Friday, December 02, 2005

Friday, Dec 2, 2005, Taiwan Blog Round-Up

What's Friday?
(frd, -d) n. Abbr. Fri. or Fr. or F The sixth day of the week.

[Middle English Fridai, from Old English Frged�g. See pr- in Indo-European Roots.]
Fridays adv.


Public Announcement: I am suspending the blog round-up for the moment. I enjoy it very much, but I just don't have time any more. I'd like to finish my book on the Gospel of Mark, and another book I am working on, write up a couple of articles for journals, and start my book on Acts of the Apostles and on Taiwan.


: With the local elections tomorrow, the noise and sound have reached apocalyptic levels. Newspaper reports fly back and forth. Election observers have flown in from many countries, but especially Hong Kong and Macau. David at jujuflop points out that 99% of Taiwanese are annoyed by the election.

Now, one thing to remember is that Taipei City and Kaohsiung City aren’t having any elections this time around (they both elected their mayors a couple of years ago). Given that over 4 million of the 22+ million Taiwanese are resident in these two cities, only just over 80% of Taiwan is involved in any election. Now factor out the estimated 800,000 people who were involved in political rallies over the weekend, and what does that leave you? By my maths, 78% of people living in Taiwan are either not living in an election area, or participated in a rally last weekend. Or, to put it another way:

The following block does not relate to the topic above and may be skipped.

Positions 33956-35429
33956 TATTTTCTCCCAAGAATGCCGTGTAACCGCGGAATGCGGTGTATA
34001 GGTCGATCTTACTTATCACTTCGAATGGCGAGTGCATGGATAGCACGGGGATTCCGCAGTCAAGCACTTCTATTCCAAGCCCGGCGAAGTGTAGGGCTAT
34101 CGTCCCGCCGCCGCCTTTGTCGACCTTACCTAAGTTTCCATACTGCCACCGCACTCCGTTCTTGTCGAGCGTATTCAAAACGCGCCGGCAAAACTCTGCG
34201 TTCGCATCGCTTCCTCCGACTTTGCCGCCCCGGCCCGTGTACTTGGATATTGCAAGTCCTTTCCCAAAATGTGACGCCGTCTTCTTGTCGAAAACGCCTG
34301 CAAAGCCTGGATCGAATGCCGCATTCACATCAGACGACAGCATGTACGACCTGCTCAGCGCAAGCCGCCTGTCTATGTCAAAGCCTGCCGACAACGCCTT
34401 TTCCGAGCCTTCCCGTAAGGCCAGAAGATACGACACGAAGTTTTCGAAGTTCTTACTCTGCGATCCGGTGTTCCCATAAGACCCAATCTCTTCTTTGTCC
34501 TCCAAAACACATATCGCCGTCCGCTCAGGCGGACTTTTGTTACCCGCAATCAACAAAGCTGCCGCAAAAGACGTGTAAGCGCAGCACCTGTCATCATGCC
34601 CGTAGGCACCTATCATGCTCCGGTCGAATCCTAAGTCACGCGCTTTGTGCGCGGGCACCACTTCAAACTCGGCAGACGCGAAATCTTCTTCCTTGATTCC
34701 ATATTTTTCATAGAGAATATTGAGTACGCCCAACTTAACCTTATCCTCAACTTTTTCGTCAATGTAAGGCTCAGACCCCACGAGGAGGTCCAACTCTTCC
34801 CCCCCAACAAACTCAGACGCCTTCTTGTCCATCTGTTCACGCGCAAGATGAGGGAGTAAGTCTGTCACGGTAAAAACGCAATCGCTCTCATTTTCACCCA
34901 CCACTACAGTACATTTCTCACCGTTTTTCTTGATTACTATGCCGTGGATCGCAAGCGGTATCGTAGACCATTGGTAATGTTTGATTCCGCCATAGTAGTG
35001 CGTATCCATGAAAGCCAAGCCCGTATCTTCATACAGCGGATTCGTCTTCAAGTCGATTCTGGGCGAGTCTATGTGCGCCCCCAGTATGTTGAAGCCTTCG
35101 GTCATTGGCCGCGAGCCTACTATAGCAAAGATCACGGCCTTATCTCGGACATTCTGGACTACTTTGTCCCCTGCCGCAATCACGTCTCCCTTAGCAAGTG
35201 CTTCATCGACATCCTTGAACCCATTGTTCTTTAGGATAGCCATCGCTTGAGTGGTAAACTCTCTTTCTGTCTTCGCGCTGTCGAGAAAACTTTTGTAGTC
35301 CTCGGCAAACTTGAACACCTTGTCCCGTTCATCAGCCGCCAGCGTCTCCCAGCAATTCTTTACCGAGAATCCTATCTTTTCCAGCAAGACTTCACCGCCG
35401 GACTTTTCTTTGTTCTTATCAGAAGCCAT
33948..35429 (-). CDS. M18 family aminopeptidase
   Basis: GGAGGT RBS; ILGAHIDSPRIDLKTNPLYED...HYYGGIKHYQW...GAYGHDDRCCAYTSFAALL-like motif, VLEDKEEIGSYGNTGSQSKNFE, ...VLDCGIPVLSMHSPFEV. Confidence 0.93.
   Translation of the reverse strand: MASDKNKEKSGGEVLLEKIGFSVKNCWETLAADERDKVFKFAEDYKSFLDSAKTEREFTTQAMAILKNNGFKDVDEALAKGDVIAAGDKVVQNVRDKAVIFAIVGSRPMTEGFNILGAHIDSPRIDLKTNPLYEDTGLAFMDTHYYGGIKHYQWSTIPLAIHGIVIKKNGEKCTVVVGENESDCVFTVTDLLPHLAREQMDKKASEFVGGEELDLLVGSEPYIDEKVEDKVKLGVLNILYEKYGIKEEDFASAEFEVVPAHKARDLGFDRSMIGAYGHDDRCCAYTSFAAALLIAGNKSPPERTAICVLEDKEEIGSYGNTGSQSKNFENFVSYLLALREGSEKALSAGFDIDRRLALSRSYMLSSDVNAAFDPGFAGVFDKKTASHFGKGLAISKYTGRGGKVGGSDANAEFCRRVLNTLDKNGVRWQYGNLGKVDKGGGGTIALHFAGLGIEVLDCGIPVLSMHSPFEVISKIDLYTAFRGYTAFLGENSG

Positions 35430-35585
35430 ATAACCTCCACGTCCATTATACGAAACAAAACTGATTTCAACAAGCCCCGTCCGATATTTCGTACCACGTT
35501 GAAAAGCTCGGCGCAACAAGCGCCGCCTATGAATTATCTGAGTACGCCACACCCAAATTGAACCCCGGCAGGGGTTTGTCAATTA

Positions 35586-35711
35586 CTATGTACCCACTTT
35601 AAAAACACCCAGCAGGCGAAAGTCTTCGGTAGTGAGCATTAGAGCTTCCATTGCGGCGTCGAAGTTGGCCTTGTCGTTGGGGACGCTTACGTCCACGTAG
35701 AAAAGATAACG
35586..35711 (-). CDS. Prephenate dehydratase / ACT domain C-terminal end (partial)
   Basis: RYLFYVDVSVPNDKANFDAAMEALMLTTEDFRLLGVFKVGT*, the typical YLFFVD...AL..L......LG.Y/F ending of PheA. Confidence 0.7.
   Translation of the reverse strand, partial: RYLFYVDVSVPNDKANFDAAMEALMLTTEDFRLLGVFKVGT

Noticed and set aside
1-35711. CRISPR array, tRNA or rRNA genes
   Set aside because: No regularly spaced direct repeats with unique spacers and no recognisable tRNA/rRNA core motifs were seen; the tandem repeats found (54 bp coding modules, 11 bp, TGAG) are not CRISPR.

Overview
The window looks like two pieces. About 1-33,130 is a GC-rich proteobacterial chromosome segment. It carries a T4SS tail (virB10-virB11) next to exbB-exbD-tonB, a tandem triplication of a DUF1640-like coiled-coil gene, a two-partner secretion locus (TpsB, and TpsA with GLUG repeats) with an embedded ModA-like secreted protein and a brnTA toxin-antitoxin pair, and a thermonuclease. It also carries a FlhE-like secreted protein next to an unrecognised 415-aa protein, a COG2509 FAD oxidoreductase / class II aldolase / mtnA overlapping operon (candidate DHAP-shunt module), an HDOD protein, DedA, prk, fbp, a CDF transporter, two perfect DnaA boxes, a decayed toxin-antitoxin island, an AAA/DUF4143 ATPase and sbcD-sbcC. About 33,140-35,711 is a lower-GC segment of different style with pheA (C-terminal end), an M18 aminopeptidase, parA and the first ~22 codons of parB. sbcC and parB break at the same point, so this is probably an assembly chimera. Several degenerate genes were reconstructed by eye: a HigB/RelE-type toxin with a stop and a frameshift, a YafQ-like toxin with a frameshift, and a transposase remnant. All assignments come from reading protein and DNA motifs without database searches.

99% of non-rally attending voters are annoyed by this election.

And don't miss David's round-up of Taiwan's pre-crime police department and related items. Wandering to Tamshui meanwhile goes over the races:

In the Taipei County Commissioner's race, KMT hatchet-man Lee Ching-hua (brother of disgraced PFP lawmaker/ hatchet-woman Diane Lee) has charged that DPP candidate Luo Wen-jia paid supporters NT$200 each to stand and hold hands across the Guandu bridge during his big rally in Sanchung over the weekend. Lee says he was told about the election law violation by a member of the Investigative Bureau, who has been asked by prosecutors to present any evidence he may have over the matter.

There was also a flap in the papers today about vote-buying on the part of the DPP (can the DPP even afford it?). Old-timers might recall that when Su, the previous DPP Commissioner of Taipei County, ran for the county chief position in Pingtung, he lost to his KMT rival when vote-buying allegations were made. Lo and behold, it later turned out that the KMT was behind the vote-buying, a dirty trick. Probably more of the same, this time against Su's annointed, Luo. WtT logs another common accusation: